What Makes You Think You’ll Live Forever?
The opening line of the pamphlet was straightforward: Join us in a workshop where you will experience your own death. Six months prior, I would have thought it an interesting exercise. But having received a diagnosis of “aggressive prostate cancer,” it had the relevance of a guidebook for an upcoming trip.
“I’m going to the Santa Cruz Mountains for ten days,” I said to Wendy, my wife. “Want to come?”
“And do what?”
“Attend a workshop.”
I don’t remember her exact words, but I sent in a reservation for one. Three weeks later in the meditation hall at the Vajrapani Institute for Wisdom Culture, I was among more than a hundred people waiting to hear the words of the revered teacher. Monks and nuns silently peered toward the blue double doors as other people talked or looked out the windows, like excited children on the last day of school. In the distance we saw him. Some started whispering and pointing, but the monks and nuns bowed deeply toward the closed doors and waited. Eventually they opened and the Venerable Ribur Rinpoche entered, supported by his devoted interpreter, Fabrizio Pallotti, and a Tibetan assistant.
A maroon robe cocooned the seventy-eight-year-old. He wore his black Reeboks without socks and the shoes squeaked as he slid each foot. After ten years in a Chinese prison, he couldn’t walk without help. His curved spine and knees made him appear as if he were preparing to jump, and he could look up to see faces only if he bent his neck at a painful angle, which he did continuously.
Earlier, I had found a space off to one side and immediately in front of the teaching platform. Through the haze of incense I saw that Rinpoche’s bent body, from the floor to the top of his closely cropped head, was no taller than a seven-year-old. Most beguiling was his toothless smile.
He stopped on the way to the platform in front of a woman wearing a red headscarf who appeared to be in her early sixties. Rinpoche drew her close, placed his hands on her head, and spoke softly to her in Tibetan, waiting after each phrase for Fabrizio to translate and for her to nod before continuing.
When Ribur Rinpoche reached the platform, Fabrizio and the assistant each cradled a thigh and pushed him up as if he were a young child learning how to climb stairs. At the top, they gently lowered him onto a golden pillow. Once his shoes were removed, he rotated forward into a lotus position. After his breathing quieted, he looked at each participant, beginning on his far right and slowly moving left. I watched people react as his eyes met theirs. It was as if a wave of joy was spreading across the room. Finally, looking at me, he said something in Tibetan. I waited for Fabrizio to translate, but he didn’t say anything. They looked at each other, then at me. Rinpoche closed his eyes and sat motionless for a few minutes. Then, opening them, he spoke to the audience through Fabrizio.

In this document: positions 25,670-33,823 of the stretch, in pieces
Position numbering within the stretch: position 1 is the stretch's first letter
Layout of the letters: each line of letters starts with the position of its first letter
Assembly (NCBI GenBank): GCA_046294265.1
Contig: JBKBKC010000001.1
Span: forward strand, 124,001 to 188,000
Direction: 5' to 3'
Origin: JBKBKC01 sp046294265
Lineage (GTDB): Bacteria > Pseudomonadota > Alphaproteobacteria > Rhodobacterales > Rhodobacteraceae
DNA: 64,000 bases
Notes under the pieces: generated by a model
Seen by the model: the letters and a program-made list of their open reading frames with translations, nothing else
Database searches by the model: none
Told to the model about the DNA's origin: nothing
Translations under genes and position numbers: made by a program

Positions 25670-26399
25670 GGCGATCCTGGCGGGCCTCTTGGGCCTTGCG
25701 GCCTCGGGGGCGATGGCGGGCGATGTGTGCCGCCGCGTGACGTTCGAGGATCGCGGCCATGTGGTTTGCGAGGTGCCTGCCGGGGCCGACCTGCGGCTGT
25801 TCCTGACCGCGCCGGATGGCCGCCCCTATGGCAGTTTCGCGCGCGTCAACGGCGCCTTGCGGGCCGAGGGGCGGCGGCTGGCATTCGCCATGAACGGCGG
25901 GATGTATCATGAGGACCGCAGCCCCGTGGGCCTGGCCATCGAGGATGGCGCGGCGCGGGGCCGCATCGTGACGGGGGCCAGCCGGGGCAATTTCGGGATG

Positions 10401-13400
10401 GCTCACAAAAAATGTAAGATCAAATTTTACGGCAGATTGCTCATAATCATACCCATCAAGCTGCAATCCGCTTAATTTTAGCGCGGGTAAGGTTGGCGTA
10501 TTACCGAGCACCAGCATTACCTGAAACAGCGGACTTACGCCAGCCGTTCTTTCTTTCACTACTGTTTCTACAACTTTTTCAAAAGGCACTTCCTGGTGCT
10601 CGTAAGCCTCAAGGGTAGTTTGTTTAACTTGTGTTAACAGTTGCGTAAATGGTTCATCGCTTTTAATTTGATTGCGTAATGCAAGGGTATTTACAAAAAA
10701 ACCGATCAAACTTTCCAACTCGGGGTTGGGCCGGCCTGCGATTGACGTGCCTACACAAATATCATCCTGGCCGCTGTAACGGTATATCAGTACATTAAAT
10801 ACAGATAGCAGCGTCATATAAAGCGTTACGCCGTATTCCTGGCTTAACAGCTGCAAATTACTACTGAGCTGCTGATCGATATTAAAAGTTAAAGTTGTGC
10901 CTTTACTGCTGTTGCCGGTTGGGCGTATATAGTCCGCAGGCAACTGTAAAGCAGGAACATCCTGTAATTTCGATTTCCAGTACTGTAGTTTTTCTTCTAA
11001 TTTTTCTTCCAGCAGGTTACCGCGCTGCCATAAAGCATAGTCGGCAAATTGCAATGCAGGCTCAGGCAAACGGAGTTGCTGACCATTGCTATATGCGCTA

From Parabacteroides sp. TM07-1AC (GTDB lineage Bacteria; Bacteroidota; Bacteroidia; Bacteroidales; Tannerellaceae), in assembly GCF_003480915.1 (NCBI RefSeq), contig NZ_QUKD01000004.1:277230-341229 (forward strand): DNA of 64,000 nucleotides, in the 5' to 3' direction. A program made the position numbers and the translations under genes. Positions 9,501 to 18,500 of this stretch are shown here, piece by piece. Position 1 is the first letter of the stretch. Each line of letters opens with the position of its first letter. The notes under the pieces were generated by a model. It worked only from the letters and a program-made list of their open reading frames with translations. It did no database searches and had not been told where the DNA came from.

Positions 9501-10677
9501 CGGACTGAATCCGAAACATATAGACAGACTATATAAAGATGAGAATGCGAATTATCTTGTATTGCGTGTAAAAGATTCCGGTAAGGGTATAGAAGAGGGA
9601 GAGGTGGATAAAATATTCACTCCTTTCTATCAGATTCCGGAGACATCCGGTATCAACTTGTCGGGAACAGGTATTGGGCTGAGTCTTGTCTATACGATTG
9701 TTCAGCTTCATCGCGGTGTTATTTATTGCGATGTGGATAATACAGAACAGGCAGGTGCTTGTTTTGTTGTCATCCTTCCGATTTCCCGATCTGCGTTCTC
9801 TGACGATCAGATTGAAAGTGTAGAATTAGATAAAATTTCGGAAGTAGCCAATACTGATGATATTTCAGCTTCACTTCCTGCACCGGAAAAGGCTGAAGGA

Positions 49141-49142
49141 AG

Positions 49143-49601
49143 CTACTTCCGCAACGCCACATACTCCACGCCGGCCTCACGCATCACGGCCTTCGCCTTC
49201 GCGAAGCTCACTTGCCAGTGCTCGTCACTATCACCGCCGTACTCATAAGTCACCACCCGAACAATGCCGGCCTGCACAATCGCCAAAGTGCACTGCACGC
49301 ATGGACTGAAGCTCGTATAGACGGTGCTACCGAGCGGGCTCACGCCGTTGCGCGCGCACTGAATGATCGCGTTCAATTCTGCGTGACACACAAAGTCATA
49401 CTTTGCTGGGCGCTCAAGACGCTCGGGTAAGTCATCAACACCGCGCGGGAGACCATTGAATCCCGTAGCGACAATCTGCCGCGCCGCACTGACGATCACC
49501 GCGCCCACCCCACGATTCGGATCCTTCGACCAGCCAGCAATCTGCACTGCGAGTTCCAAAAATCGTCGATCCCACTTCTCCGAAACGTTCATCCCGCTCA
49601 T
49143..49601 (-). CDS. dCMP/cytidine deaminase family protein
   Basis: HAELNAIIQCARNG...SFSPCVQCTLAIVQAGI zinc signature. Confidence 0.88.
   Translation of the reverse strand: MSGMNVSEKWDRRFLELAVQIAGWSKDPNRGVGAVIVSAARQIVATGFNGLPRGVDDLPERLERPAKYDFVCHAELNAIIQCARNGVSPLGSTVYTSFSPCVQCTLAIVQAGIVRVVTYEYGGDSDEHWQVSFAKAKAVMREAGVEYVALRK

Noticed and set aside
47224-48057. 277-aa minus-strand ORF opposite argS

“Death is certain, but not the time.”
As everyone else thought about his words, I wondered what he had said about me. My self-absorption stopped when he burst into laughter. Life, according to Rinpoche, was part of a wheel, where death was just another spoke, as natural and as beautiful as birth.
“Everything changes,” he said. “Nothing begins or ends; it goes from one thing into another.”
I wrote furiously, believing that unless I wrote everything down, I wouldn’t remember all the ideas flowing from Rinpoche—in words so simple there was no room for obscure meanings. Those words, I surmised, could be the ideas I was searching for.
“You cannot turn away death,” he said. For six months I had tried, pretending the lion stalking me
would go away. For a while it had been easy. No detectable PSA (protein specific antagen), no reason to think the cancer cells were growing. Eventually, I realized it was just a reprieve. At some point in my life, the cancer would become virulent. The surgeon had made it clear that we were in a holding pat- tern and that he hoped I would outlive the cancer, or that a new protocol would be developed before my current treatment stopped working.
“Death is hard to accept,” Rinpoche said as I wrote furiously. When I didn’t hear any more words, I stopped and looked up. Staring at me, he said, “If the Buddha, bodhisattvas, and arhats gave up their physical bodies, what makes you think you’ll live forever?” I hoped his comments were meant for everyone, and the only reason he had looked at me was that I was next to the platform. He turned away before continuing.
“Death is a part of living. No death, no life. If you understand this, you won’t fear it. Death will be as natural as drinking a cup of tea.”
He spoke for two hours while I wrote nonstop, believing that somewhere in these words would be the wisdom I was desperately seeking. Next to him on the platform was a covered cup of tea from which he sipped sparingly when Fabrizio translated. On his other side was a box of tissues. He slowly pulled a single sheet from the box and covered his head with his robe. From beneath the robe came violent coughs. After a few minutes he uncovered his head and continued talking in a barely audible voice. Earlier in the day, Rene, a monk who would lead us in discussions, had said Rinpoche was ill and might stop speaking at any time.